e-Perimetron, Vol. 6, No. 2, 2011 [77-95]www.e-perimetron.org ISSN 1790-3769Figure 14. The extracted features from the compared maps.In the transformation stage, both maps are put in the same coordinate space using the "affinetransformation" algorithm. Similarity or any other transformation type can also be used. The overlay of the two maps as transformed by "Map Correlation" Interface is shown in Figure 15.In the correlation stage, the two maps after transformation are correlated using "Map Correlation"Interface. The result of global correlation shows nearly 0.72 (72%) similarity. This value of correlation reveals good matching according to Balletti and Guerra (2009). Figure 16 shows the correlation process using the developed Interface while Figure 17 illustrates places of distortion using 5pixels moving window size.Figure 15. The overlay of the compared maps.[92]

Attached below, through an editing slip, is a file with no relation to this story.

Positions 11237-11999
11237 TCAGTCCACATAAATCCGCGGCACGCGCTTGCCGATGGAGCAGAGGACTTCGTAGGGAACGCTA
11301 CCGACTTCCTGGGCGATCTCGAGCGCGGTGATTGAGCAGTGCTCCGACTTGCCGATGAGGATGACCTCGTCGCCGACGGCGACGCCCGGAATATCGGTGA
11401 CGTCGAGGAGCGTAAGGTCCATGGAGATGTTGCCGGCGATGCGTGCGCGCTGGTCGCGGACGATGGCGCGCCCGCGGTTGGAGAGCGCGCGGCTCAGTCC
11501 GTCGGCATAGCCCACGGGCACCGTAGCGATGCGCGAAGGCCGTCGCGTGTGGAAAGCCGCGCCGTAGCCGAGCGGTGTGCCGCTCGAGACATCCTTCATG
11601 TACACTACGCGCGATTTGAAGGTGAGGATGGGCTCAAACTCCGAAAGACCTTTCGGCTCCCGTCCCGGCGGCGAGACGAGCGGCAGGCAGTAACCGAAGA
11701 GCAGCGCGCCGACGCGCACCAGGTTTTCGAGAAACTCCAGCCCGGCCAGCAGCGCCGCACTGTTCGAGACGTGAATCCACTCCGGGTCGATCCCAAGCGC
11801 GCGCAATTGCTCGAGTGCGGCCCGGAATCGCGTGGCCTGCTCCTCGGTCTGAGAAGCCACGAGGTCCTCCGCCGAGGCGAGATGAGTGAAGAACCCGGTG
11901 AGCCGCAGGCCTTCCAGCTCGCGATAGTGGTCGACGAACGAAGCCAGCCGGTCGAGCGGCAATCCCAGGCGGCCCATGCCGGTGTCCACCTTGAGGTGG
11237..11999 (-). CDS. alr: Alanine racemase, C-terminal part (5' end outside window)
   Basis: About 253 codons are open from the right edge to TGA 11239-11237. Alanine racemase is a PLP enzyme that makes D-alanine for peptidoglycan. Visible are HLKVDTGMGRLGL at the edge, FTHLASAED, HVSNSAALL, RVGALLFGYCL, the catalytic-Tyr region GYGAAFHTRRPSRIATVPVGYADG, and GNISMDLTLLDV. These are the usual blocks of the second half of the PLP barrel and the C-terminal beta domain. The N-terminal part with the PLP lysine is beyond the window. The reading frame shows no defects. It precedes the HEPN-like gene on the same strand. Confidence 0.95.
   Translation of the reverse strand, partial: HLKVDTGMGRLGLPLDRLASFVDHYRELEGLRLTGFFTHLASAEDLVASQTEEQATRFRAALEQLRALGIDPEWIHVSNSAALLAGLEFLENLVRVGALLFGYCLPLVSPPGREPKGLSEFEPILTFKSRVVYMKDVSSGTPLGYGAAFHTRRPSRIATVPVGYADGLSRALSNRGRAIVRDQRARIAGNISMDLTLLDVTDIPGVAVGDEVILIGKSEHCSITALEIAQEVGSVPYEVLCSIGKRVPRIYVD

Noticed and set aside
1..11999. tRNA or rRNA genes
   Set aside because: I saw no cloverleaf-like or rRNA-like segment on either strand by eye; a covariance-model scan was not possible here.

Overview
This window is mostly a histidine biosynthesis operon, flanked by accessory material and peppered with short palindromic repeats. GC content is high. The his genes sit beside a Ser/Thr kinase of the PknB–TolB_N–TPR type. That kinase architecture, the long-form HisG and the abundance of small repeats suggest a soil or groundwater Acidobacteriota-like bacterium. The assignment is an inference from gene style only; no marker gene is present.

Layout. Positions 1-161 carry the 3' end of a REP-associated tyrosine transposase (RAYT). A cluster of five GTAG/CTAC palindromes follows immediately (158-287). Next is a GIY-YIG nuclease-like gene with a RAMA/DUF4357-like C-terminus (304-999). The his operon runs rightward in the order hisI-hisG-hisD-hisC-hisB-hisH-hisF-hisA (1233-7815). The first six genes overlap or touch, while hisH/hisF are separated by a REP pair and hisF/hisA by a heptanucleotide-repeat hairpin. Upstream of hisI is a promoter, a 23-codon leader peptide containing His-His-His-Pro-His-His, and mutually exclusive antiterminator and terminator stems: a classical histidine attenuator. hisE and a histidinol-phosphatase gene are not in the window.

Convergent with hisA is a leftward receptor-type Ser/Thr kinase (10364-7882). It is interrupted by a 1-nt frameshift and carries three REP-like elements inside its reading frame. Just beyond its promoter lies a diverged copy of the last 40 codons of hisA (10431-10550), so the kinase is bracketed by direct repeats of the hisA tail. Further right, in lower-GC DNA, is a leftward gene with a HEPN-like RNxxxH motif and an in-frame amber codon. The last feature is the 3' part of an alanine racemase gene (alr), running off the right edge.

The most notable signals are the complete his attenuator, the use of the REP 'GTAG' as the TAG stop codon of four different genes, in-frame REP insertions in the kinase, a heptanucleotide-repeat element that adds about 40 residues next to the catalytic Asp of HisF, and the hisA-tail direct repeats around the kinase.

e-Perimetron, Vol. 6, No. 2, 2011 [77-95]www.e-perimetron.org ISSN 1790-3769Figure 16. Correlation process using "Map Correlation" Interface.Figure 17. Correlation process using "Map Correlation" Interface.ConclusionAn analytical methodology has been developed to compare maps and detect the changes whichmay be involved using map image matching techniques and based on a statistical correlationmethod. The developed methodology includes four main stages: The preliminary, transformation,correlation and evaluation stages. A friendly Graphical User Interface (GUI), named "Map Corre[93]